Aligned values and strong relationships are crucial to the success of Hawke’s Bay orchardists Marian and Graham Hirst.
The couple joined FMG in 1990 just as they were starting out. At the time Marian says they were establishing their orchard and paying their insurance premiums was a challenge.
“Finding that premium in those early years was really hard.”
On advisement they took out insurance, including FMG’s hail cover—and just as well.
“We were just coming up to our first commercial harvest of apples when we had a giant hailstorm. All the crop was hit,” says Marian.
“We wouldn’t have been able to continue our business if we didn’t have that hail cover.”
Fast forward 30 years and both the orchard and FMG’s relationship with the successful pair has grown.
The Hirsts now have a 40ha pipfruit and blueberry operation, have nine permanent employees and welcome up to 100 seasonal workers. They also have plans to expand, some of which preceded the Covid-19 lockdown, including an expanded blueberry operation. They also continue to develop their apple varieties to meet market demands.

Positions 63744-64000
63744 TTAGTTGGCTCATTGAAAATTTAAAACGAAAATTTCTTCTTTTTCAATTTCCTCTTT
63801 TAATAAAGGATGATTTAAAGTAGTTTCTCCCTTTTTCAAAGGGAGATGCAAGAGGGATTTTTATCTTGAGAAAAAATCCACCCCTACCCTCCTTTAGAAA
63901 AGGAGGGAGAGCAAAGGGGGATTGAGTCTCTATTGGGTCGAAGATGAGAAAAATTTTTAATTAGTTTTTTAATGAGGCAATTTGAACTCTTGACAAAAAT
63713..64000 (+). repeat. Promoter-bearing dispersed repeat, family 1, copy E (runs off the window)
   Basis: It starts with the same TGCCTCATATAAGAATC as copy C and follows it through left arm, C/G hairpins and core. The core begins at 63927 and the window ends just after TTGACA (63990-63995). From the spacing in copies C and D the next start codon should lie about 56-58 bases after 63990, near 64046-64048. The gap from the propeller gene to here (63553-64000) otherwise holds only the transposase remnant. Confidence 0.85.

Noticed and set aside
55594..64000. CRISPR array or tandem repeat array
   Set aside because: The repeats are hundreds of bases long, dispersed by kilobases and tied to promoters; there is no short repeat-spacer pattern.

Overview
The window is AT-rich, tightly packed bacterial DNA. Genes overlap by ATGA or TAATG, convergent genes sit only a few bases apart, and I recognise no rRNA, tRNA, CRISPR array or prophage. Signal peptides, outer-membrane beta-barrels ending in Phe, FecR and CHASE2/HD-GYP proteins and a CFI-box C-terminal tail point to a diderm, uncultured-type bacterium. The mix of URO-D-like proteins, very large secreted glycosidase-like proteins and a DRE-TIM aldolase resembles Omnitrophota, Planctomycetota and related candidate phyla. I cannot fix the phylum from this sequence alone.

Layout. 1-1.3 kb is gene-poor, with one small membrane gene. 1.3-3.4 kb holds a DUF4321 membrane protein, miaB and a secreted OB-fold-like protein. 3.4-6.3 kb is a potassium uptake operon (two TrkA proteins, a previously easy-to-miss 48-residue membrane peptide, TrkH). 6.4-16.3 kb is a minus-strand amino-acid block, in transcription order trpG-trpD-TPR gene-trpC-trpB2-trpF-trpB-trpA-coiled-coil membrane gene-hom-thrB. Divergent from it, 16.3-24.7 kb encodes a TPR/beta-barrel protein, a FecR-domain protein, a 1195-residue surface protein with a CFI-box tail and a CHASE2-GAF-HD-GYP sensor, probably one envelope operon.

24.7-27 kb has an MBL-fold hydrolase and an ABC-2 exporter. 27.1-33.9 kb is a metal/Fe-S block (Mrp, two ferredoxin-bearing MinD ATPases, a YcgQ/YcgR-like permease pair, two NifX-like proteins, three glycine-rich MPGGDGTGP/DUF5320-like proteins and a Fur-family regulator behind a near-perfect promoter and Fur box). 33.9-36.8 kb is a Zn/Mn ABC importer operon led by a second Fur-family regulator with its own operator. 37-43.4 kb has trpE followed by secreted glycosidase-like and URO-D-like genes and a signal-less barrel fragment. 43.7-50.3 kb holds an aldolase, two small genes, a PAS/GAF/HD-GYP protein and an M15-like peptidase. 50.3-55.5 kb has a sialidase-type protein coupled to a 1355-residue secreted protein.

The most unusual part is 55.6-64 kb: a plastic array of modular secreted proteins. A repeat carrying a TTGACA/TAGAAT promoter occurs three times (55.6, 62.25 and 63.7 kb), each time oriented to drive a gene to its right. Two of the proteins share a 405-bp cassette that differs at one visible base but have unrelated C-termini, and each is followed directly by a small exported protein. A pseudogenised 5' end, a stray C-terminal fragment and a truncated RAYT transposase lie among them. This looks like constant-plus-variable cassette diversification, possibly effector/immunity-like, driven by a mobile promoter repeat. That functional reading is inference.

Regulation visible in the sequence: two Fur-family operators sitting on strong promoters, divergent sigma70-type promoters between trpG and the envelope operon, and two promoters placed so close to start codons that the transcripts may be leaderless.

It’s an interesting time but one in which FMG is privileged to support them through.
As part of good business practice, Marian says they do review their insurance options but have always chosen to stay with FMG.
“We stay with FMG for all the right reasons. It meets our requirements from being a farming focused insurer, to providing value for product—and then there’s the relationship we have.”
“We believe strongly in partnerships and relationships with those who we work with—this spans our hort advisors, suppliers, accountant, lawyer and our apple exporter, for example. All the businesses and people we’ve chosen to work with, our values align and that makes for long-term relationships,” says Marian.
Over the years, the Hirsts have had a few claims through FMG and say that they had good support, and the assessment and payment process was quick.
They’ve also been impressed with FMG’s risk advice.
“Talking through our risk management has been exceptionally valuable. It’s impressive and surprising the depth of rural knowledge we’ve seen,” says Marian.